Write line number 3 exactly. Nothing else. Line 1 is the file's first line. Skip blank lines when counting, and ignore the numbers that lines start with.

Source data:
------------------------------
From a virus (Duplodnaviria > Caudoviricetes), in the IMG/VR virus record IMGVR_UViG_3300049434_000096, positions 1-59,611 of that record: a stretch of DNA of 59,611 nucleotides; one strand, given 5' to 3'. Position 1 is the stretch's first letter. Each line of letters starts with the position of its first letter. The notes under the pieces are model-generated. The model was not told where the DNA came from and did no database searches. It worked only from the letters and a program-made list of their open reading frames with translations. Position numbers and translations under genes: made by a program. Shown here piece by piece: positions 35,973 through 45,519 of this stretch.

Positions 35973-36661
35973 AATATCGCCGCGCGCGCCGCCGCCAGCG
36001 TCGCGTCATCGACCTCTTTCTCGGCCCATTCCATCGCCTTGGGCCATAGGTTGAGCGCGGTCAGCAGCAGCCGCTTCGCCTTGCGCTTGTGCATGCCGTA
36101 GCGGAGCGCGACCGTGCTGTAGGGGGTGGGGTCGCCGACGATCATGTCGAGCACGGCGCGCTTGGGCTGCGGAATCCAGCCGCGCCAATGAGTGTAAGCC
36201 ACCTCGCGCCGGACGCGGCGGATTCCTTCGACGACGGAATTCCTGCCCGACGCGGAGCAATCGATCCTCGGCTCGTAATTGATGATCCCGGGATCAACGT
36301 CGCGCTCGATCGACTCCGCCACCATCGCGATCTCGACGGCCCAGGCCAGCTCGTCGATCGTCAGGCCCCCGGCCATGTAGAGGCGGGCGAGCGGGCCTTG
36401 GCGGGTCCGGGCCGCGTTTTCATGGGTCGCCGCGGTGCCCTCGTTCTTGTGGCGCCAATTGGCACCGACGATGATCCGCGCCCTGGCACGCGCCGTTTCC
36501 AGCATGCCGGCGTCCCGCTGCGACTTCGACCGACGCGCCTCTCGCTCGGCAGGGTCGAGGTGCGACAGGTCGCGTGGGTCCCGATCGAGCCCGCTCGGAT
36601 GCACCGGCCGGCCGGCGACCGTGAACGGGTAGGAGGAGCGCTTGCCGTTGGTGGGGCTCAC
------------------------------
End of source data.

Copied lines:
35973 AATATCGCCGCGCGCGCCGCCGCCAGCG